Questions about “strains” inevitably arise in any conversation about medical marijuana.  Patients want to know what types of strains exist, how different strains are priced, and whether a particular strain of Cannabis is best for their condition.  I know it’s kind of fun to compare “Sour Diesel” against “OG Kush” as if they were trading cards, but don’t let the branding fool you: strain type is not very important, because the health benefits of marijuana are not strain-specific.

Indica vs. Sativa: What Are the Different Types and Strains of Cannabis?

medical marijuana in massachusetts

Cannabis is a genus of plant.  Within a single genus, there can be many different species.  There are three species of plants within the Cannabis genus: Cannabis sativa, Cannabis indica, and Cannabis ruderalis.  Cannabis ruderalis is uncommon in the United States, so virtually all Cannabis available from Massachusetts marijuana dispensaries is either Indica- or Sativa-based.

To reiterate, Indica and Sativa are species, not strains.  Numerous strains have been developed from each of these species, or from crossing both species to form a hybrid.  For example, popular Indica-derived strains include “Bubba Kush,” “Northern Lights,” and “Pineapple Kush.”  Sativa-derived strains include “Blue Dream,” “Sour Diesel,” and “Purple Haze.”

The names are catchy – but do they really mean anything?

A strain – or, to use the more scientific term, cultivar – is a specific variety of Indica or Sativa (Cannabis), similar to how Golden Retrievers and German Shepherds are specific varieties of dogs.  Golden Retrievers and German Shepherds share the same core characteristics – sharp teeth, four legs, a tail – but they look different and tend to have different qualities.  Strains, or cultivars, are much the same.  They have different appearances and may produce slightly different effects, but at the end of the day they all come from Cannabis, just as all dogs come from wolves.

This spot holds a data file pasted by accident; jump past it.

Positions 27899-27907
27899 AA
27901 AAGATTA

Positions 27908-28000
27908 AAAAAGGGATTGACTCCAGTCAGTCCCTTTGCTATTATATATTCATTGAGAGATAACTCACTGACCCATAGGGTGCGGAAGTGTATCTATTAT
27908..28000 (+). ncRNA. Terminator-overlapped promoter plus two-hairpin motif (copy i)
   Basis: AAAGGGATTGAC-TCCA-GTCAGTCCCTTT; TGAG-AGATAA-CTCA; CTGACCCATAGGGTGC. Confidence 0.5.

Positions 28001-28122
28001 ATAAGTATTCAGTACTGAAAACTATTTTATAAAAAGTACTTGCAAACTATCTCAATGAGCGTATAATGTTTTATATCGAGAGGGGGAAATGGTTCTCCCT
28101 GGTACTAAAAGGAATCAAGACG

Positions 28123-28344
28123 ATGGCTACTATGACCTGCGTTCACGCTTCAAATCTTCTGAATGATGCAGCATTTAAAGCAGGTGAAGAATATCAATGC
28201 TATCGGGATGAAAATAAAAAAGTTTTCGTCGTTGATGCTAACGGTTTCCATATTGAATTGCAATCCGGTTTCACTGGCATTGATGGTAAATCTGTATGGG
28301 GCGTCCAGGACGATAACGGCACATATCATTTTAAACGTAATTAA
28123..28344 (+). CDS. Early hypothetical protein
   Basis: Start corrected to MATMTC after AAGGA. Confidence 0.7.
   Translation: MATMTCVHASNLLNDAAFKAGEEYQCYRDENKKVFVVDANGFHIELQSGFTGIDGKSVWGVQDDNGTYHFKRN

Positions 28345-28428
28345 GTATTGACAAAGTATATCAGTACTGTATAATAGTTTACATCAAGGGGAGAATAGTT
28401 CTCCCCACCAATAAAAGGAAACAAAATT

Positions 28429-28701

There’s a common misconception that Indica and Sativa plants produce different effects because of naturally-occurring differences in their cannabinoid profiles.  Many people believe that Sativa plants (and strains derived from Cannabis sativa) contain more of the cannabinoid THC, and less of the cannabinoid CBD.  Likewise, there’s an assumption that Indica plants (and strains derived from Cannabis indica) will contain more of the cannabinoid CBD, and less of the cannabinoid THC.

This is not exactly accurate.  In reality, levels of THC, CBD, and other, lesser-known cannabinoids are determined primarily by growing conditions and genetic manipulation.  The same species of plant can be molded to produce high-THC or low-THC products, depending on the grower’s purpose.

For example, hemp growers raise Cannabis sativa plants that contain virtually no THC at all.  But growers who raise Cannabis sativa for recreational purposes breed cultivars to have the highest THC levels possible.  These cultivars are marketed as high-potency strains, and contain THC levels ranging anywhere from about 25% to 30%.  Meanwhile, the THC content of hemp – which is derived from the very same plant – hovers around just 0.3%.